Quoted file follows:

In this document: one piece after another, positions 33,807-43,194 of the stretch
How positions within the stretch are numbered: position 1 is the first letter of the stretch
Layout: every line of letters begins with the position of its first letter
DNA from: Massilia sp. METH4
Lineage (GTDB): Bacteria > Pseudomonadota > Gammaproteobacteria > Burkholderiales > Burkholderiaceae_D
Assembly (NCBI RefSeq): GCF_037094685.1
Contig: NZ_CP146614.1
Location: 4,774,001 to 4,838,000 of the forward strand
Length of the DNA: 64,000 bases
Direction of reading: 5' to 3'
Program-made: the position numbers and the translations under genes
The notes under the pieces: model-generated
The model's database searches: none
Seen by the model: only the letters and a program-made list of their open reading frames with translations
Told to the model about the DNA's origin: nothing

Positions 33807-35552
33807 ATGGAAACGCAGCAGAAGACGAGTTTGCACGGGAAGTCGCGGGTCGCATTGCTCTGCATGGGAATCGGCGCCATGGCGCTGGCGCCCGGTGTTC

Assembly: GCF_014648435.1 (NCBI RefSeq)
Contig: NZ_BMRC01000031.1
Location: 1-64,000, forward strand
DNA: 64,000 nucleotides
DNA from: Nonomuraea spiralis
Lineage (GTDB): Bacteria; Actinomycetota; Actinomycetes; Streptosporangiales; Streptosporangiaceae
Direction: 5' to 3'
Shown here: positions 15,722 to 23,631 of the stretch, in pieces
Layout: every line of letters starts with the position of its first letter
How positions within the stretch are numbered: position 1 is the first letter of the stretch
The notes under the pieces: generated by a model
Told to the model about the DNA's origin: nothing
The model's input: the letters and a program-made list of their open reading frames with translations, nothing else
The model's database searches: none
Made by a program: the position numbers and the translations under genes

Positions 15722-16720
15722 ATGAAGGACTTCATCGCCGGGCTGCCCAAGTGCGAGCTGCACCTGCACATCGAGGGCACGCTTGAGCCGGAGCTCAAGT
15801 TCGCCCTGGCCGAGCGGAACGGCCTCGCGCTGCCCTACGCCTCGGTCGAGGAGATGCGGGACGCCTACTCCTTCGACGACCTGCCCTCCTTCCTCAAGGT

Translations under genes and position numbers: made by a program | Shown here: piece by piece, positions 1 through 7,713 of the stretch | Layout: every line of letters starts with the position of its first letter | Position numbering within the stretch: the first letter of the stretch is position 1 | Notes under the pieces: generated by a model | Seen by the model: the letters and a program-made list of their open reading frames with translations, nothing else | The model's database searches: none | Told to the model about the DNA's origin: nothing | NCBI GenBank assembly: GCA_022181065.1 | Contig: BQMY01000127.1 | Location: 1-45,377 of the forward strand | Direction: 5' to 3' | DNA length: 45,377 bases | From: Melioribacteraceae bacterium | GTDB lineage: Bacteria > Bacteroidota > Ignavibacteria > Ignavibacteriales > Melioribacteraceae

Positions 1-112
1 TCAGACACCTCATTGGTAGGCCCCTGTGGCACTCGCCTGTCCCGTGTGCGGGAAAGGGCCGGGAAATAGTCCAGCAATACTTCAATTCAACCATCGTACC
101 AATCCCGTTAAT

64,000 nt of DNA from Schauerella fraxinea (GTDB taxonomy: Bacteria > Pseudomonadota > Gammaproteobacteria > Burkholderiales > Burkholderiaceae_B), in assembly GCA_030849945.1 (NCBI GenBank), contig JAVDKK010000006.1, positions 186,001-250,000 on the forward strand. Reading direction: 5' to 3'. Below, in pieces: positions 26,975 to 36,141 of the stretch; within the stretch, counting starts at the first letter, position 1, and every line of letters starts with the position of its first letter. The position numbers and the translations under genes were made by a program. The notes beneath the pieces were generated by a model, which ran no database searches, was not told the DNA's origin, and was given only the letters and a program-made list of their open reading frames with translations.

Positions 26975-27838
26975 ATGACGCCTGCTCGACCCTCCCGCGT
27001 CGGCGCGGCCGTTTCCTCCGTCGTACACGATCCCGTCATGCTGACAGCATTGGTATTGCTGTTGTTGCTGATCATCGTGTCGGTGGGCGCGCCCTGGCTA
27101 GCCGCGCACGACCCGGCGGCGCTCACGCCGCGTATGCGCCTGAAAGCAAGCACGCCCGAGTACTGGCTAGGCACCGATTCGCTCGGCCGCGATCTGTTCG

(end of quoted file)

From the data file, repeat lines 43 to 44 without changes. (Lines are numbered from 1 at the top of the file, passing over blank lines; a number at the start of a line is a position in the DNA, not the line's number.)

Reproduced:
27001 CGGCGCGGCCGTTTCCTCCGTCGTACACGATCCCGTCATGCTGACAGCATTGGTATTGCTGTTGTTGCTGATCATCGTGTCGGTGGGCGCGCCCTGGCTA
27101 GCCGCGCACGACCCGGCGGCGCTCACGCCGCGTATGCGCCTGAAAGCAAGCACGCCCGAGTACTGGCTAGGCACCGATTCGCTCGGCCGCGATCTGTTCG